Unlike The Washington, which is a designated New York City Landmark, The Nordica and many other 1890s buildings are relatively anonymous today. Although not famous, it is not meek; The Nordica’s elegant design features its name displayed proudly on its upper facade.

8. The Majestic

Another unsung early apartment house is The Majestic, built in 1897 at West 145th Street and St. Nicholas Avenue, at what is now a bustling corner with a subway station entrance. The Majestic, which actually consists of three interconnected buildings, was designed by architect George H. Griebel, who was superintendent of construction on The Dakota.

The Majestic has undergone some alterations, including the creation of ground floor retail spaces, changes to its entrances, and removal of the balustrade-parapet, but after more than 115 years it is still recognizable and lives up to its name, if one looks past the Dunkin’ Donuts signage.

7. Mount Morris Park Apartment Houses

The Gainsborough

At the turn of the twentieth century, the neighborhood around Mount Morris Park in Central Harlem was already developing as an upscale area of brownstones, thanks to the hilly park (now named for Marcus Garvey) and the New York Central’s nearby 125th Street train station (now a MetroNorth stop).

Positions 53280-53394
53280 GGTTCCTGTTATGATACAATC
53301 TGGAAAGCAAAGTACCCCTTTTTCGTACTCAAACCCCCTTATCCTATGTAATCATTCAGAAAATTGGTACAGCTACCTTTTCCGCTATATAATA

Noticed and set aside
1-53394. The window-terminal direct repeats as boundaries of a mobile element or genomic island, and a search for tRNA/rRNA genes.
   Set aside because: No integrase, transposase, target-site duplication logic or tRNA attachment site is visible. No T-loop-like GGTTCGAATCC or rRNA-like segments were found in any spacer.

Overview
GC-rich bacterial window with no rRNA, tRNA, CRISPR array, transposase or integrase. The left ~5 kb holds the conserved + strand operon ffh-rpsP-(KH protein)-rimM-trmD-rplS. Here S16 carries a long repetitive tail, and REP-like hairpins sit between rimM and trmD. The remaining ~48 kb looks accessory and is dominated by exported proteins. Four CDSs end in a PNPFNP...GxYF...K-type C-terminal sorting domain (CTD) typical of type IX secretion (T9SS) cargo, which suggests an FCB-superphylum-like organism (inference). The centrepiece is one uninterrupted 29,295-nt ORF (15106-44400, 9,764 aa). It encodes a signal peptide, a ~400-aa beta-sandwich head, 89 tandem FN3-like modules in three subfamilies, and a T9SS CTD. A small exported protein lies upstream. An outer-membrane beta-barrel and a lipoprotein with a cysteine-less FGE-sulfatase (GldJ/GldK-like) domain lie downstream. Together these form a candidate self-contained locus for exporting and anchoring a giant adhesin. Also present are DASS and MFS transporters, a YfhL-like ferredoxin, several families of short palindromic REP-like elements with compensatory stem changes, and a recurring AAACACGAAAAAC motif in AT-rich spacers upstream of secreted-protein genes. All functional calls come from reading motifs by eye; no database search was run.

The Cambridge and The Oxford

Remaining plots of land started to be developed with apartment houses instead of brownstones and one of the architects active in the area was George F. Pelham. On the north side of the park Pelham designed The Cambridge and The Oxford at the northwest corner of East 124th Street and Madison Avenue, while across the park he designed The Gainsborough at the southwest corner of West 120th Street and Fifth Avenue. Both were completed in 1901.

As can be seen from these buildings, despite Pelham’s busy workload he avoided a cookie cutter look by varying facade materials and details. His buildings still look distinctive today.

6. Graham Court

Graham Court, built at the crossroads intersection of West 116th Street, Seventh Avenue, and St. Nicholas Avenue in 1901, was arguably the high point of Harlem’s pre-war apartment house period.

The grand 8-story building measures approximately 200 feet by 175 feet but what distinguishes it is the spacious 79-foot by 108-foot interior courtyard. To put its size in perspective, The Nordica would fit inside Graham Court’s courtyard.